When Barack Obama was elected the first Black U.S. president in 2008, Anthony Uzoije noticed less contempt towards descendants of slaves like him in his south-eastern Nigeria community.
Uzoije, from Ogbaru in Anambra state, now hopes Black Lives Matter protests globally will inspire similar change for him and the Igbo people, one of the largest ethnic groups in Africa and principal group enslaved during the Trans-Atlantic slave trade.
It is estimated that between 10 and 20% of Igbos – amounting to many millions of people – are descendants of slaves and still face significant discrimination, which has sparked unrest and violence in recent years in some areas.
Slave descendants are banned by traditional law and custom from traditional leadership positions and belonging to prestigious local groups. So-called “freeborn” people are forbidden from marrying them, according to the culture in many communities.
“People began to see that if the white man can allow Obama to be president, why can’t you allow your fellow black to occupy whatever position. People began to realise that what they were doing is nonsense,” said Uzoije, 67, who is the chairman of the Ogbaru People’s Convention, an association of slave descendants.
“When people here see that there is more equality between the black and the white people in America, it will affect the way they treat their fellow black brother,” Uzoije told the Thomson Reuters Foundation via phone from his home in Onitsha.
The British colonial administration officially abolished slavery in Nigeria in the early 20th century and finally eradicated it in the late 1940s and early 1950s, but the descendants of slaves retained the stigma of their ancestors.
The discrimination continues and not just against descendants of slaves in south-eastern Nigeria, with similar reports from countries across Africa, including Ghana, Senegal, and Benin Republic.
For while no data exists on the number of slave descendants in Nigeria or in Africa, communities know about every family’s history and lineage so it is impossible to hide.
Laws against such discrimination exist in the Nigerian constitution and, in 1956, legislators in what was then the Eastern Nigeria house of assembly, voted overwhelmingly for a law banning the discrimination against slave descendants.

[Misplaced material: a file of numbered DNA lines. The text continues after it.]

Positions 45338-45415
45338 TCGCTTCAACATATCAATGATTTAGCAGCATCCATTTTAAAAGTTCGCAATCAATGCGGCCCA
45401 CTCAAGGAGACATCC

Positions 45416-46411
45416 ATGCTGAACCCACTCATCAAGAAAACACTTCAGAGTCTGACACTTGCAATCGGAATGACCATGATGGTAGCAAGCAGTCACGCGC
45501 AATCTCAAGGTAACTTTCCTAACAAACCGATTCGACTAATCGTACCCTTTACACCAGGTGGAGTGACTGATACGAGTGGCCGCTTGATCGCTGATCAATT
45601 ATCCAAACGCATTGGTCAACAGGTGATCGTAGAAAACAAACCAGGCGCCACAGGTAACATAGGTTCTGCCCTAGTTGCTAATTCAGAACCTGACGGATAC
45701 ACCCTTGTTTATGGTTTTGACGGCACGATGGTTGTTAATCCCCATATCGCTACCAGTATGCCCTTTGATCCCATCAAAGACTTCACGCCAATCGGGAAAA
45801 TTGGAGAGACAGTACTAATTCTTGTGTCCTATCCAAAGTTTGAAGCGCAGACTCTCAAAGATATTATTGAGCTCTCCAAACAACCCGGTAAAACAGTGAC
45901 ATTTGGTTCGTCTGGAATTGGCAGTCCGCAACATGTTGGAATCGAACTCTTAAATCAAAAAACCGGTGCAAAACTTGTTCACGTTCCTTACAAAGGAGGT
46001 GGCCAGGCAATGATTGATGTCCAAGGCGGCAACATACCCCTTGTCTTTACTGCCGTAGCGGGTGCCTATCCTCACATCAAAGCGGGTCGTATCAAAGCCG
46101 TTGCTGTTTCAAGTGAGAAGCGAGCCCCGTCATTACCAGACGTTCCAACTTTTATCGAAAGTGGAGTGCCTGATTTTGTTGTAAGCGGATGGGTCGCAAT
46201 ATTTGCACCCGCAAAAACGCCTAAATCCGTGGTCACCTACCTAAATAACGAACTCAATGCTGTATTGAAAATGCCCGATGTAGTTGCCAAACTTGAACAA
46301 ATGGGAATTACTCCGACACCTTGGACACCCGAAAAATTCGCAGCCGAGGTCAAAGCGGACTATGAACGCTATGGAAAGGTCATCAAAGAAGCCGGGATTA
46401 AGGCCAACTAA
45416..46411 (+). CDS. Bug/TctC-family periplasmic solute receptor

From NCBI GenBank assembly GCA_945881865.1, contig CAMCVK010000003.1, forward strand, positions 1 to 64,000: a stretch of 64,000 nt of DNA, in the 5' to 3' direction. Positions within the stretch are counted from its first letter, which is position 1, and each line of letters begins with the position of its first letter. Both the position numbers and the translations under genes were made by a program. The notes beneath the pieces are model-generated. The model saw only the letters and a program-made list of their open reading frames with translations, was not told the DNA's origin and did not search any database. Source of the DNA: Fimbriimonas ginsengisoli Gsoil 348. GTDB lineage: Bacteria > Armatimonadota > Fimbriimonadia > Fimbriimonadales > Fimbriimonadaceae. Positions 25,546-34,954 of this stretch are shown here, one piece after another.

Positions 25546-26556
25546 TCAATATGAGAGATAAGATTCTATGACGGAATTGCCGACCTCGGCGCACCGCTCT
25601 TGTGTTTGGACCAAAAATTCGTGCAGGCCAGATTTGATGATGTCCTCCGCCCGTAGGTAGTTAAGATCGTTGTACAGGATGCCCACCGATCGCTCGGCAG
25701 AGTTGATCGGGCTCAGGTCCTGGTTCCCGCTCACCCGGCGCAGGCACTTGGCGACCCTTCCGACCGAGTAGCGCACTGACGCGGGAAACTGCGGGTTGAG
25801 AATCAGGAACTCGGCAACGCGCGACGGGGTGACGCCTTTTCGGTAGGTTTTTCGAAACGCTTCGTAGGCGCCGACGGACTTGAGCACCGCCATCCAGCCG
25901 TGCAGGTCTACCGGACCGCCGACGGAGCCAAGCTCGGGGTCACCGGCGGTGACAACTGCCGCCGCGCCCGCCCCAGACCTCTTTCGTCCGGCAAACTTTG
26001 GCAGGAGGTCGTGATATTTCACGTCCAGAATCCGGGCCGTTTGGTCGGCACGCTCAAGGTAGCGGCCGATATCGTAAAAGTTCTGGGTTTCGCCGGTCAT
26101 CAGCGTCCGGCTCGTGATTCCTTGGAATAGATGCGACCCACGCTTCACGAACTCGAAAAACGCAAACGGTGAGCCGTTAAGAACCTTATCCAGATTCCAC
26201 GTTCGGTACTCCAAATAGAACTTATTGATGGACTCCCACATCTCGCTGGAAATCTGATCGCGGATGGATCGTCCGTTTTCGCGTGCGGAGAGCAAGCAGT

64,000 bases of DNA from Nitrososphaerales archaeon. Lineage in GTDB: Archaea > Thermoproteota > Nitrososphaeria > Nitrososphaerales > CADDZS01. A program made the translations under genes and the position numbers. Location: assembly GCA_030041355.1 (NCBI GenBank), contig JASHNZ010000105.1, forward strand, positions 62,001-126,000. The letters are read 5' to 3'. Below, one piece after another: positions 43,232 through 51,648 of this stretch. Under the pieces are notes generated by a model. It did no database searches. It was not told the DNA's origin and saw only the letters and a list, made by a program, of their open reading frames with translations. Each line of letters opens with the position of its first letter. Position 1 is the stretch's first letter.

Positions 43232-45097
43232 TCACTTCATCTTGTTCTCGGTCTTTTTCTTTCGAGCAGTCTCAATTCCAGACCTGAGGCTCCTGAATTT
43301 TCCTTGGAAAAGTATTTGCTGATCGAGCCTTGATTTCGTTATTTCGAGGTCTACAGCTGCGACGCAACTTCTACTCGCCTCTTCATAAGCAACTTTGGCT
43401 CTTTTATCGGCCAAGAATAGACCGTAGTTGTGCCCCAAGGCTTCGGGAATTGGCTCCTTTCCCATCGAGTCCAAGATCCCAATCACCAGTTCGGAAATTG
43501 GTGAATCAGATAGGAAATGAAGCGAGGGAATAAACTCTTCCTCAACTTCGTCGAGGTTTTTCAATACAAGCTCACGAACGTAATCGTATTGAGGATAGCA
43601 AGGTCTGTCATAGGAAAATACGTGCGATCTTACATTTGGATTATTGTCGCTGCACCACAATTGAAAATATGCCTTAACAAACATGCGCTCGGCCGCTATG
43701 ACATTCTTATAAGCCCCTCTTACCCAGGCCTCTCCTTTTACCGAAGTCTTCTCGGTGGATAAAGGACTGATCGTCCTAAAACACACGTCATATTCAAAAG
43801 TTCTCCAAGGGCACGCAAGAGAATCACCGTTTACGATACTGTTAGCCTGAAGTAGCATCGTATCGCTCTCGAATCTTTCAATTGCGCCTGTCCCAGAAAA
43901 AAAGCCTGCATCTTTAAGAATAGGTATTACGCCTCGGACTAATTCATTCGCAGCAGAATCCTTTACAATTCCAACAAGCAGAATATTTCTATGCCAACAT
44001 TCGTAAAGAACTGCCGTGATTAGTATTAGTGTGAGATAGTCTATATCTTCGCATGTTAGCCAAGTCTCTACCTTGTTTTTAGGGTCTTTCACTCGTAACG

But these laws are difficult to enforce, especially at the grassroots level where people pay more attention to traditional beliefs than to the country’s constitution, and where there are social implications of violating local laws.
For the past three years, 44-year-old Oge Maduagwu has been traveling to different communities in south-eastern Nigeria to advocate for equal rights for descendants of slaves.
With the recent BLM protests, she hopes those responsible for the ongoing discrimination in Nigeria and across Africa will re-examine their attitudes, and that more Africans globally join the fight against the inequality in their own homelands.
“They should realise what the black people in America are going through is exactly what the slave descendants here are going through,” said Maduagwu, founder of the Initiative for the Eradication of Traditional and Cultural Stigmatisation in our Society (IFETACSIOUS).
“(They must) find a way to abolish it here before they raise their voices against what the whites are doing over there.”
Maduagwu’s activism was inspired by the widespread opposition to marriage with slave descendants.
She is not a slave descendant herself but witnessed the discrimination while growing up in Oguta in Imo State of south-eastern Nigeria.
She finally decided to do something to bring it to an end after a close friend was prevented from marrying someone she loved because he was descended from a slave.
“She was devastated and moved in with me for two weeks and we inconsolably cried together,” Maduagwu said from her home in Lagos, Nigeria’s commercial capital.
“Her pain became my pain. The humanity and activism in me came alive.”
Maduagwu founded the charity IFETACSIOUS in 2017 to facilitate dialog between traditional leaders and descendants of slaves, providing a forum where they can address the laws and customs that promote discrimination.
Her work has taken her to about five of Nigeria’s 36 states, including Abia, Anambra, Ebonyi, Enugu, and Imo.
She has achieved some success, with a handful of traditional leaders openly declaring an end to all discrimination against slave descendants.
For Maduagwu it is vital this is a peaceful process. She is concerned that the agitation for equality has turned violent in the past, as has been the case in some parts of the United States.
“Healing will not come through fighting,” she said.
While there are hundreds of slave descendants in Uzoije’s community, the Ogbaru People’s Convention has 40 registered members whose activism has prompted some changes.
For example by pressuring religious leaders to intervene in cases where romance with slave descendants was opposed by families, some of their children have gone on to marry so-called “freeborn” citizens.
“When a young man sees a lady he wants to marry, they should allow them. That is the important thing,” Uzoije said.
He noted, however, that the change in attitudes following Obama’s election was not necessarily accompanied by a change in laws. Descendants of slaves in Ogbaru are still not allowed to run for local leadership positions.
“Change is gradual. It’s not automatic,” he said.
Text (excluding headline) courtesy of Thomson Reuters Foundation
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